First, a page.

utilizing prop "k" funds. and there are slow billings coming in from our sponsor reimbursements. but i'm witnessing a catchup as we go into the remaining parts of this fiscal year. in terms of debt service competenexpenditures, because of the shift of capital project costs, we no longer need to pull the $120 million i anticipate idin the budget, and there is interest costs for dead service fees and the final loan payment we made on the revolver credit loan we made back in december. here on this screen, i just wanted to give everyone some context in terms of what was the budget at the point of adoption and what we're proposinpro. proposing. you can see that the sales tax makes up the bulk of the revenue, and the federal funds is the next largest source of funds. here is an adopted budget for total expenditures.
this is a decrease of 46.3 million, and 80% of the funds are still attributed to capital project costs. the next largest costs is debt service costs. the interest and expenses that we incur for advancing our projects here. and then it would be nice to note that the operations is less than 5% on both adopted and proposed budgets. with that, i'm happy to answer any questions on the budget amendment. >> chairman: are there any questions for members. i want to thank ms. fong for her off-line briefing in my office. are there any members of the public who would like to testify on this item? seeing none, public comment is closed. is there a motion to approve the amendment -- the budget amendment that has just been presented to us. a motion made by commissioner brown. seconded by commission
mandelman. and on that item, we have the same house, same call. next item, please. >> item 10, major capital project update, market street. this is an information item. >> good morning, commissioners. my name is christine o laia. and if you could bring up the presentation. i've got it. i'm here this morning to provide a quarterly update on the better market street project, which runs from stewart to octavia. currently, the design of phase 1a, which is between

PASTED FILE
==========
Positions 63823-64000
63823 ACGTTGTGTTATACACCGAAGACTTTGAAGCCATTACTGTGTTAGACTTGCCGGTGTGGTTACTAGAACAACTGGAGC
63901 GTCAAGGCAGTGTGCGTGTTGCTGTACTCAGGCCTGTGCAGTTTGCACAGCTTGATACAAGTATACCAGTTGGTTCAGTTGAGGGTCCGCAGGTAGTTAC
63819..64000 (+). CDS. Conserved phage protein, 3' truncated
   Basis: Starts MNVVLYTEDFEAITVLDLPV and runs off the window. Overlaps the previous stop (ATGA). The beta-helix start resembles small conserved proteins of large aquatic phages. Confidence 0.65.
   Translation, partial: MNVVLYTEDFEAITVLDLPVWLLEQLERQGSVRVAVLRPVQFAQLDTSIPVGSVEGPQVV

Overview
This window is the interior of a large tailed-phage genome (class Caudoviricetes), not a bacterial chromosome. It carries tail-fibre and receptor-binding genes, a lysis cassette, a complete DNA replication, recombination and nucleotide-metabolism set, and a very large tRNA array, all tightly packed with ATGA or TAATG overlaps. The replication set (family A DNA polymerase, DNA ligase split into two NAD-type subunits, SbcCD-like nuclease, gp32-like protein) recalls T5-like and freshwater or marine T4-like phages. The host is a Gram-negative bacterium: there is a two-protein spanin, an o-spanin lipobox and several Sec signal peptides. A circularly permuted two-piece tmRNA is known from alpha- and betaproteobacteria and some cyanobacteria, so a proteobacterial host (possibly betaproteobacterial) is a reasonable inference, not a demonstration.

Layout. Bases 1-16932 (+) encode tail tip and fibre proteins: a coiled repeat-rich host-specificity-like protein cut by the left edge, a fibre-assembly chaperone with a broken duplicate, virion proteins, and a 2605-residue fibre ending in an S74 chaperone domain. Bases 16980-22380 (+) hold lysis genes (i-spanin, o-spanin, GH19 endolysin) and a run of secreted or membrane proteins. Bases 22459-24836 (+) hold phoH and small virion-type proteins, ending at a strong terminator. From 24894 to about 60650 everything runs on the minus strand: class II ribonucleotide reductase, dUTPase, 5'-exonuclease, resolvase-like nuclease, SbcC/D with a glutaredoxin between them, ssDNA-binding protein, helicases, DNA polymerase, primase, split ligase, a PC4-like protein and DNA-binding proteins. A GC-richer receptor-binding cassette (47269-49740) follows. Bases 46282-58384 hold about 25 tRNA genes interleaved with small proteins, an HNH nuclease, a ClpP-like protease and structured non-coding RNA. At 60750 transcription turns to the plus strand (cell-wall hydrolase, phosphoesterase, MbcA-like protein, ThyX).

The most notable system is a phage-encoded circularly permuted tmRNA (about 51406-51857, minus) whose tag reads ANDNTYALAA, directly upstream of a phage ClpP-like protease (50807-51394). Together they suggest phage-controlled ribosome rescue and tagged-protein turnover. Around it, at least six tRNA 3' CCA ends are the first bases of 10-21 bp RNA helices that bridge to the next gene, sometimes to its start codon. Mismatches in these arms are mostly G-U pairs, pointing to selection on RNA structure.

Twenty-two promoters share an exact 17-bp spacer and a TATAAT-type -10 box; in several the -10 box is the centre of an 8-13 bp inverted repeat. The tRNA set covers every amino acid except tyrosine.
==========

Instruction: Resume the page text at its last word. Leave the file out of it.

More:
fifth to eighth street, is approaching 60%. and our deadline for that is this june. and the rest of the corridor, along with the "f" line loop, phase 1b, has reached 15% designment oudesign.our department's direcs have asked us to validate our engineers' construction cost estimate. to do that, we hired a consultant team to develop an independent cost estimate, and we're now comparing the two costs. but our big milestone that we reached this past quarter was publishing the draft environmental impact report led by the planning department. the draft environmental impact report is available on our website, bette bettermarketstreetsf.org as part of the publication, we did extensive outreach with
the legal notices, as well as postcards, posters, and cards on transit vehicles. there was a hearing by the historic preservation commission on march 20th, and the planning commission held their public hearing last thursday, april 4th. written comments are still being collected and will be accepted through 5 p.m. on april 15th. comments should be sent to christopher thoma firstname.lastname@example.org or by phone. the final report will be going to the planning commission for certification this fall, and we expect federal environmental clearance before the end of 2019. there is ongoing community engagement. our community group meets every other month and has